Wearable technologies are everywhere this holiday season, but are these fancy new gadgets worth the price tag?
The wearable technologies market faces a hurdle: many of the products on the saturated market offer truly innovative solutions to justify their increased expense. As new “cool” tech becomes available to manufactures, the race to find a use-case for each new gadget begins, however, a lack of use-case rarely stops companies from creating many of the products we see today. With this dilemma in mind, LYFSTYL has decided to explore the crazy world of wearable technologies to appraise just how far the industry has come, and sort the new hotness from the unnecessarily expensive duds.
Interesting and Affordable
In a perfect world, all of the wearable products on the market today would offer something innovative at an affordable price. We don’t live in a perfect world, but the Fitbit Alta HR comes as close as any other wearable product to offering a tangible benefit for a reasonable price. The Alta HR acts as both a fitness tracker and a sleep tracker, allowing those intending to follow through on their New Year’s Resolutions to take full control of their exercise regimen. At a Black Friday price of $129.99 CAD the FitBit Alta HR appears to be one of the most reasonably priced pieces of wearable technology on the market today.
As is the case with wearing a traditional watch in 2017, the Apple Watch arguably functions as a status symbol more than it does a functional product. If you’re comfortable dropping the cash necessary for the ultimate wearables status symbol, the Apple Watch is likely for you, but at $349 USD for the base model I can’t see either iteration of the watch as anything more than a niche luxury product. There’s a certain benefit to maintaining partial iPhone functionality without having to carry the device with you at all times, but I’m just not sure if I’ve seen the technological benefits of the Apple Watch can justify its heavy price tag.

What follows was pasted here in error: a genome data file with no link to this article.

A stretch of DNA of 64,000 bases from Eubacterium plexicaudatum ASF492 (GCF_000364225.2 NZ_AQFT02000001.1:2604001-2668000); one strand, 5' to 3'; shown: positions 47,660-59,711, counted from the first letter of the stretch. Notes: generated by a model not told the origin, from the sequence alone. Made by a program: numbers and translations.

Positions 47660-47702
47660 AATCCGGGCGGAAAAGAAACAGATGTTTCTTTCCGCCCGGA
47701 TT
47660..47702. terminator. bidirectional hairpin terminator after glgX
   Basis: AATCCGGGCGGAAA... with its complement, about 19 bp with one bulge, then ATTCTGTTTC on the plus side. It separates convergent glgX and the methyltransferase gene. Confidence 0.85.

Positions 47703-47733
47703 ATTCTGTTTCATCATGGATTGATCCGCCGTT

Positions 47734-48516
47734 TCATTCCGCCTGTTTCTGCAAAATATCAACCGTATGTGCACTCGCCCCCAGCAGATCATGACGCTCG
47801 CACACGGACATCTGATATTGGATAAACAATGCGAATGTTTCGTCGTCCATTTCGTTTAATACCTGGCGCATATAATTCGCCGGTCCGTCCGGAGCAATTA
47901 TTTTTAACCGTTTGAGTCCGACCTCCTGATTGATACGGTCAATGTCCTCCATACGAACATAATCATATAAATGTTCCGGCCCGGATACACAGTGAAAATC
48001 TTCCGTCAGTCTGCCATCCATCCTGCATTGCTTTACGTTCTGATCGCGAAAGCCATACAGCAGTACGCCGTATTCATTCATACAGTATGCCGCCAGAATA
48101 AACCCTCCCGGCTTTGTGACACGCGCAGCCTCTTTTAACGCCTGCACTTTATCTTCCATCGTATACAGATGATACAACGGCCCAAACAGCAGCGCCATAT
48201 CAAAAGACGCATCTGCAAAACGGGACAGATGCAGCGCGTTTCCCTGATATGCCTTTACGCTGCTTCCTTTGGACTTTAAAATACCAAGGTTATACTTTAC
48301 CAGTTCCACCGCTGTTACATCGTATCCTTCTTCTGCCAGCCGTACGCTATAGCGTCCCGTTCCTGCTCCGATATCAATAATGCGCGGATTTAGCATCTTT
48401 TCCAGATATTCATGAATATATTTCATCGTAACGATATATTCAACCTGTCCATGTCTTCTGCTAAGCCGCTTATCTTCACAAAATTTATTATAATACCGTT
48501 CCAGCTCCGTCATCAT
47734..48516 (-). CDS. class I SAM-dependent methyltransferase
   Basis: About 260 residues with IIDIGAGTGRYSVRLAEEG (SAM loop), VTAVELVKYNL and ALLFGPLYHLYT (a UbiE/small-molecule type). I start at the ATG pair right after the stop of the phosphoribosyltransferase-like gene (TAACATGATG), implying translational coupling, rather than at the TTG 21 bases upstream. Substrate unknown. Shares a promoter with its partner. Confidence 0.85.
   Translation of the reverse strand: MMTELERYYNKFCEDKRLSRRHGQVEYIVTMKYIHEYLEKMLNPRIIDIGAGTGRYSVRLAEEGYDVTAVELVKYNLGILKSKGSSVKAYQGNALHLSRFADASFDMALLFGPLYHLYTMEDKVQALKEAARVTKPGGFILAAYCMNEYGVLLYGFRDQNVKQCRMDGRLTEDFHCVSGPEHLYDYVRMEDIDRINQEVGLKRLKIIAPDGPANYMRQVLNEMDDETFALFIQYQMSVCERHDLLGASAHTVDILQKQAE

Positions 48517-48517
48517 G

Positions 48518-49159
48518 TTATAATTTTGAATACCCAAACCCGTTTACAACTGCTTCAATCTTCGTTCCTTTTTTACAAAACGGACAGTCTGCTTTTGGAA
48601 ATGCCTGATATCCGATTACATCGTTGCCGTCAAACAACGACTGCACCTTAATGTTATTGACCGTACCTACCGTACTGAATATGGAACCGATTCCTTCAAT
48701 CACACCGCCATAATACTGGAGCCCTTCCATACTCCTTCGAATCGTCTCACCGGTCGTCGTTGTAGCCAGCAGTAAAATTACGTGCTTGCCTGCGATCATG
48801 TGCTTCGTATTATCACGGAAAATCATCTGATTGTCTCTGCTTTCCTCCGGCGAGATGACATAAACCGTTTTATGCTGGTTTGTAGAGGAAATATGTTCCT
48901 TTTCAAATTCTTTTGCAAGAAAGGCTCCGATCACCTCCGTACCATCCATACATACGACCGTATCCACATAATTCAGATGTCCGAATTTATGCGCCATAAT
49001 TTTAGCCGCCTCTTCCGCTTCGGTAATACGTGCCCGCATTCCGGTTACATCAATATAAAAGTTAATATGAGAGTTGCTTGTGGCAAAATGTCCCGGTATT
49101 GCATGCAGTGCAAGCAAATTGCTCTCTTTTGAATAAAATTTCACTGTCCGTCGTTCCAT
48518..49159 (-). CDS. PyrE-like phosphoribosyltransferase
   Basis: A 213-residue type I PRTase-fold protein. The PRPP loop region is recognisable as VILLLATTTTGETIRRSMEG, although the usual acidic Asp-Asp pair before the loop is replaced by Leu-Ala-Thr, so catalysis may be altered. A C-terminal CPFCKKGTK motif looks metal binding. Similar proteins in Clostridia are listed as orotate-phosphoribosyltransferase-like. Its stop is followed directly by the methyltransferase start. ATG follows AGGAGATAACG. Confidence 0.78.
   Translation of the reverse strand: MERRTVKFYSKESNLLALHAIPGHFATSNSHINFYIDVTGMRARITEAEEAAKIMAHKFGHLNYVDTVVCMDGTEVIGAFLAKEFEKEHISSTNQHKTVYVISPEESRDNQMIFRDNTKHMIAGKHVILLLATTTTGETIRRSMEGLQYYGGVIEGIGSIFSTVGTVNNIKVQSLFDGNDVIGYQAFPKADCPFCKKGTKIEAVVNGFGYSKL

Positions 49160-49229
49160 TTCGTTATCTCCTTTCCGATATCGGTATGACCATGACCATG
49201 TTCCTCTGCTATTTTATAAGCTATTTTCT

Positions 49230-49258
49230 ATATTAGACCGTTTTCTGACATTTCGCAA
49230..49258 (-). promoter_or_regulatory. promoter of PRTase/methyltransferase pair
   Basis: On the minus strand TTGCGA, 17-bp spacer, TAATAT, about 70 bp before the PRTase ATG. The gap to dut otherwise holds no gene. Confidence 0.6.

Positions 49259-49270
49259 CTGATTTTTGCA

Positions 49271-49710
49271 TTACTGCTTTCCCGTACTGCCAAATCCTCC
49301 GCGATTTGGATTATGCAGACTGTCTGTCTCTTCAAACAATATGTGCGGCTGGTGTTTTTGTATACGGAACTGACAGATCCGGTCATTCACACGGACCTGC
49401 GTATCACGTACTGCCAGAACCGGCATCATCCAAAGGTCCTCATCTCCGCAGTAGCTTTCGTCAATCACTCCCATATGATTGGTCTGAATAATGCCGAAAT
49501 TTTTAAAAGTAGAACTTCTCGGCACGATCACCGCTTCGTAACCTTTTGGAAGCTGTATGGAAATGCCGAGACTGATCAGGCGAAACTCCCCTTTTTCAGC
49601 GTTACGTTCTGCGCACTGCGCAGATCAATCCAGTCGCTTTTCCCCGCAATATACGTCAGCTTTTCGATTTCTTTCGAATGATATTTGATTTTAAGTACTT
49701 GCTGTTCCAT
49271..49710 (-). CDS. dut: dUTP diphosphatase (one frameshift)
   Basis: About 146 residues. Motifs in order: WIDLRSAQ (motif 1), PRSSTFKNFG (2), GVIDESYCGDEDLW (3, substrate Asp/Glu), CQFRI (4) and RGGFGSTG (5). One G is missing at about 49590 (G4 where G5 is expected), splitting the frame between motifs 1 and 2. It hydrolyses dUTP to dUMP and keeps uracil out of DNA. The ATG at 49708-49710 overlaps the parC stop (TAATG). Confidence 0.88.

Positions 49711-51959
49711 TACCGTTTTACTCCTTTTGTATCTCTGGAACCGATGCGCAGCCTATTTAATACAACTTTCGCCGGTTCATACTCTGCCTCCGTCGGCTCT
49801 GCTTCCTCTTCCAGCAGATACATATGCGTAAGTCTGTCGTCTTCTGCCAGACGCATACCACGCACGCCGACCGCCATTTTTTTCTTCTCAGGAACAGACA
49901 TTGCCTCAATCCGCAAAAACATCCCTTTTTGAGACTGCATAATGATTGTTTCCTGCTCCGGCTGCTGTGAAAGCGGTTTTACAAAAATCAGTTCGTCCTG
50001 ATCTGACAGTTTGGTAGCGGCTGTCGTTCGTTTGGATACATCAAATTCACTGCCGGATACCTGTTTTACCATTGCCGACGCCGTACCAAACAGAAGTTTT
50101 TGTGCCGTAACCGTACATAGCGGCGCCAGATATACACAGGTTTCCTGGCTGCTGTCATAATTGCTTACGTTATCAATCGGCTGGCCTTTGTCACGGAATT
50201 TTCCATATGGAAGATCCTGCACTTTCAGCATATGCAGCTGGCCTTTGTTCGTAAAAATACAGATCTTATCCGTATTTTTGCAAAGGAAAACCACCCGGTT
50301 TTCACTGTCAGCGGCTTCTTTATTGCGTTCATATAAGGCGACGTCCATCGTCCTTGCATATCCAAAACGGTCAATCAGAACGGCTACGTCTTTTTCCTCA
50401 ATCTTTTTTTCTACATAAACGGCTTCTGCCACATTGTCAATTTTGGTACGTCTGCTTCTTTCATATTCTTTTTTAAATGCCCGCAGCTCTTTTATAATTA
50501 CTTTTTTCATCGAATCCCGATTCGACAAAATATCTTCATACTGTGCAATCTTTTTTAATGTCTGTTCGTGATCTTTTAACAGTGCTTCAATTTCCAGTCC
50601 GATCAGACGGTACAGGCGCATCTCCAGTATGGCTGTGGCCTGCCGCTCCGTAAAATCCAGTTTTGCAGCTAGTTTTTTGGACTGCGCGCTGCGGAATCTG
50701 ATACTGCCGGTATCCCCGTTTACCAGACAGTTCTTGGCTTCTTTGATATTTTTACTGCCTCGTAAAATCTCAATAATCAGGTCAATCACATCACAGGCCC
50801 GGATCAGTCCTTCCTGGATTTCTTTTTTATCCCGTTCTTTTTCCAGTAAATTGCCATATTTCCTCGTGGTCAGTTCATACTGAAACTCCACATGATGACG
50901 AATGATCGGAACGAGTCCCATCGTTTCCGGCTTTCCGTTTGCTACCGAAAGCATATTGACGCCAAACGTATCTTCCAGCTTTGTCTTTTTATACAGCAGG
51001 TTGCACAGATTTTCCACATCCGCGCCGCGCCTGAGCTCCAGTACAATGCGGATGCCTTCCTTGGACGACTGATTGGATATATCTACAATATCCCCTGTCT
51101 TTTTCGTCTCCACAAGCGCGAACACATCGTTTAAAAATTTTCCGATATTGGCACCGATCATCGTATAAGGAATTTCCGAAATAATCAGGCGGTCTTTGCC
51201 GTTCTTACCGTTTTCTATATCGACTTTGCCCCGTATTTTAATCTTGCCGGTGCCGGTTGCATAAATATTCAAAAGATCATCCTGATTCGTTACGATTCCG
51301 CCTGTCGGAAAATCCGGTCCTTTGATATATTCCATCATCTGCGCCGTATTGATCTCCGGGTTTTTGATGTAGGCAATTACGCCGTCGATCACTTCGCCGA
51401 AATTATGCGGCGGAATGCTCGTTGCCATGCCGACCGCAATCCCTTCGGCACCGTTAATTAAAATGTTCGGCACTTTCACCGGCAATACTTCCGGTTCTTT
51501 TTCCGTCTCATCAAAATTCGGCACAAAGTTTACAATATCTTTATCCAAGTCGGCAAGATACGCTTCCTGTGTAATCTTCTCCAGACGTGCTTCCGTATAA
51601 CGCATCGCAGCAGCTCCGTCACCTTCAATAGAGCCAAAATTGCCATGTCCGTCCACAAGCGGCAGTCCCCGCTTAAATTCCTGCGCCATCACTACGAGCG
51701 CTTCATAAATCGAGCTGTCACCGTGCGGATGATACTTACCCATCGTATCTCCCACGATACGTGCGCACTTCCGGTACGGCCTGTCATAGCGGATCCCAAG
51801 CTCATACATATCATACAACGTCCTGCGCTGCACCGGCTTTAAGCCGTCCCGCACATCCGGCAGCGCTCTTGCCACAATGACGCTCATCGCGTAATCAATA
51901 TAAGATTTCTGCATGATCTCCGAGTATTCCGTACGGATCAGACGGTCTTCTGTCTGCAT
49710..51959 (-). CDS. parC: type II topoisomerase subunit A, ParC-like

The Naughty List
Not all technological innovations achieve their desired (or marketed) effect, and there are a number of wearable products on the market this holiday season that seem about as real as Santa clause. From thousand-dollar fitness-tracking pants to hundred-dollar “pain relieving” electrodes, it’s clear the wearables market isn’t impervious to a cheap Christmas scam. Santa might be offering “smart” snow pants next season, but for now, make sure to get a gift receipt for any wearables that sound a little too good to be true. Without one, you’re destined to end up on the naughty list.
Words by Kevin Vanstone.